Of the 52 people who were busted in a cockfighting raid in Fulton County this month, just nine are Ohio residents; the rest are from Michigan and Indiana. That isn’t a coincidence: Ohio is the sole Great Lakes state — and one of only nine in the nation — that still treats cockfighting as a misdemeanor, rather than the felony it is.
Becoming a haven for cockfights likely isn’t part of Ohio’s economic development strategy. Unless state lawmakers approve of extreme cruelty to animals in the name of entertainment, they will finally align the punishment of this barbaric practice with the seriousness of the crime.
About three-fourths of the defendants in the Royalton Township bust pleaded guilty last week to aiding and abetting animal fighting. They were assessed a $250 fine — the legal maximum in Ohio — and court costs. They don’t face jail time unless they commit a similar offense within three years; if they do, the stiffest sentence would be 30 days.
The fine is less than the potential winnings from betting illegally on cockfights, or from the $5,000 to $6,000 an Ohio operator can collect in a weekend from staging them, or from the tens of thousands of dollars a fighting bird can win for its owner. It’s hardly a deterrent.
Police seized 72 roosters from the site of the raid. That fact, animal welfare advocates say, signals the presence of an organized cockfighting ring.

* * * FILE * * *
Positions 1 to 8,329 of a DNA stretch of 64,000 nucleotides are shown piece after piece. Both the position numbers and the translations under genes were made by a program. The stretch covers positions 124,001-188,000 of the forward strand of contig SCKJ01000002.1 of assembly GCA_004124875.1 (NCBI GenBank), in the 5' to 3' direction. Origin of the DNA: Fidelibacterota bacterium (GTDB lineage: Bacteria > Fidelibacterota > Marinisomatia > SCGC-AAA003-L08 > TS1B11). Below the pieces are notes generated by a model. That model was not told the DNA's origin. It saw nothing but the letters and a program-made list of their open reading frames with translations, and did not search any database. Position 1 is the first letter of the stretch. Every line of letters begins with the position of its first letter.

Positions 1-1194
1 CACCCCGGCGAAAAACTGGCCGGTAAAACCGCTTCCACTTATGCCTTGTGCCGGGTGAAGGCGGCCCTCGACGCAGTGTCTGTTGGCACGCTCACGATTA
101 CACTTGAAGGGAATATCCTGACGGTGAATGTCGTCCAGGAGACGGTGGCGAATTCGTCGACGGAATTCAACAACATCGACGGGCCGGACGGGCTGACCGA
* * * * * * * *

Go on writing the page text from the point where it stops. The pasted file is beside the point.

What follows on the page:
In the uplifting spectacle of cockfighting, roosters bred for aggression are fitted with razor-sharp knives or instruments similar to ice picks, called gaffs, that are strapped to their heels. They often are given drugs to boost their adrenaline.
Birds are thrown in a pit and forced to fight to the death. Before that outcome, the so-called gamecocks routinely endure pierced eyes, punctured lungs, and broken bones.
Illegal gambling is part and parcel of cockfighting. Drug dealing and organized crime often accompany the activity as well, the U.S. Drug Enforcement Administration says.
The Humane Society of the United States says only Mississippi and Alabama have weaker anti-cockfighting laws than Ohio. The General Assembly has killed efforts in recent years to toughen penalties against cockfighting.
Whose interests are lawmakers protecting? The tired excuse that cockfighting is an authentic cultural expression shouldn’t fool anyone anymore.
Proposed legislation would make cockfighting in Ohio a felony, subject to a penalty of as much as $10,000. The felony charge would apply only if there are aggravating circumstances, such as the presence of children at cockfights. It isn’t enough, but it’s a start.
Dogfighting has been a felony in Ohio since 1980, and properly so. Yet the state continues, inexplicably, to treat cockfighting as a lesser offense.
Cockfighting not only is cruel to the animals it sacrifices; its violence also diminishes and desensitizes the humans who watch it. Ohio’s wrist-slap penalties do more to validate the brutal activity than to proscribe it. That has to change.
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